This post may contain affiliate links. These help support this website.
Today’s chemist tip can be a cheap DIY or you can buy the items, either way this is how to clean shower tile the RIGHT way.
Many, actually most, of our readers on Chemistry Cachet really love making their own cleaning solutions. I get emails all the time with questions about certain homemade products and surfaces to use them on.
One of our goals is to make sure we help you find the best products that work, and save you from making something dangerous to you or your surfaces.
When I talked about vinegar a couple of months ago, I mentioned that you must not use it on natural stone surfaces because it can harm surfaces like this. It will eat away overtime and also eat away any finish you have on top.
Vinegar is highly acidic, so it does cut down on soap scum well, but can’t be used on natural stones. Vinegar is one of the main components in this really effective bathroom cleaner. If you have regular bathroom tiles, ceramic, acrylic, or anything of that nature, you can use this bathroom cleaner.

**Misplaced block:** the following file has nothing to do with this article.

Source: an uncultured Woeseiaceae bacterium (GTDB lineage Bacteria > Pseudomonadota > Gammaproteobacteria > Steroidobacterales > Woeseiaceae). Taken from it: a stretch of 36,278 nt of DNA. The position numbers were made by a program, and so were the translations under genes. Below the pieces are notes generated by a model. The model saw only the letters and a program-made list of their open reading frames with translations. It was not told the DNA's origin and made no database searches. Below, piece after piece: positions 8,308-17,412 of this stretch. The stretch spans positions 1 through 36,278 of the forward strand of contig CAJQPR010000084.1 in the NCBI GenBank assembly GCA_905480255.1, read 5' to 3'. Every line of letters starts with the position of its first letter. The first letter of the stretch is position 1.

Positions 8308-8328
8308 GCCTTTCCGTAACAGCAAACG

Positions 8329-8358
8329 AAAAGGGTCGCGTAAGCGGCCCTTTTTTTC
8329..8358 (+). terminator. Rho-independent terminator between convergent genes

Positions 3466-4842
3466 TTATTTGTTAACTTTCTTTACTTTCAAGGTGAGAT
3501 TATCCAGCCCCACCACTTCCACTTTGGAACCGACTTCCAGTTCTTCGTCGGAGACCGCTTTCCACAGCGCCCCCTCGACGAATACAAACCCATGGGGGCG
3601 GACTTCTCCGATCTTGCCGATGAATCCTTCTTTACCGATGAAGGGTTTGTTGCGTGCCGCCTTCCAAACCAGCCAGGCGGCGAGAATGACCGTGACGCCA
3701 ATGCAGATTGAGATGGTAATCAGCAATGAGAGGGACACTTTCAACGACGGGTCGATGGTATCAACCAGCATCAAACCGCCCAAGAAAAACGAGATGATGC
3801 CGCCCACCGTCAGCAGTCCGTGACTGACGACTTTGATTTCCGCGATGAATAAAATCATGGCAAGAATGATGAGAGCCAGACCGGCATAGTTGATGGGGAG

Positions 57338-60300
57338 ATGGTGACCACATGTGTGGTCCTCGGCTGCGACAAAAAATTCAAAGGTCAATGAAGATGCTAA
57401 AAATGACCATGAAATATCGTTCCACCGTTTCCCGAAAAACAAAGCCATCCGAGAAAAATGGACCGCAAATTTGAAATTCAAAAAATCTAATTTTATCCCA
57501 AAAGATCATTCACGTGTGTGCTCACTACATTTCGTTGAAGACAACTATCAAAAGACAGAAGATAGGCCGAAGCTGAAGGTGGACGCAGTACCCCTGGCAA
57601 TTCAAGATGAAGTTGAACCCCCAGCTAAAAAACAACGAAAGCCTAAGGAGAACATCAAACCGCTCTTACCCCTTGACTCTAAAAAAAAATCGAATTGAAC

So, what about those stone tiled showers? That is what we have in our master bathroom and it can be pretty tough to clean correctly.
I have tested dozens of methods over the years since we bought this house, and today I want to share with you how to clean your stone shower tiles.
This is the best, safest way to clean natural stone shower tiles, but will also work on other surfaces.
Supplies for Cleaning the Tile:
Magic Eraser (Make Your Own DIY from the Book)
Natural Stone Cleaner (Make Your Own Stone Cleaner from the Book)
Cleaning Towel (These are great for cleaning)
I always recommend cleaning showers right after you’ve taken one since it will be nice and hot, all that steam allows the scum to be loosened already.
With the magic eraser, rub the areas of bad soap scum. After scrubbing the area with the magic eraser, wipe off with a damp towel.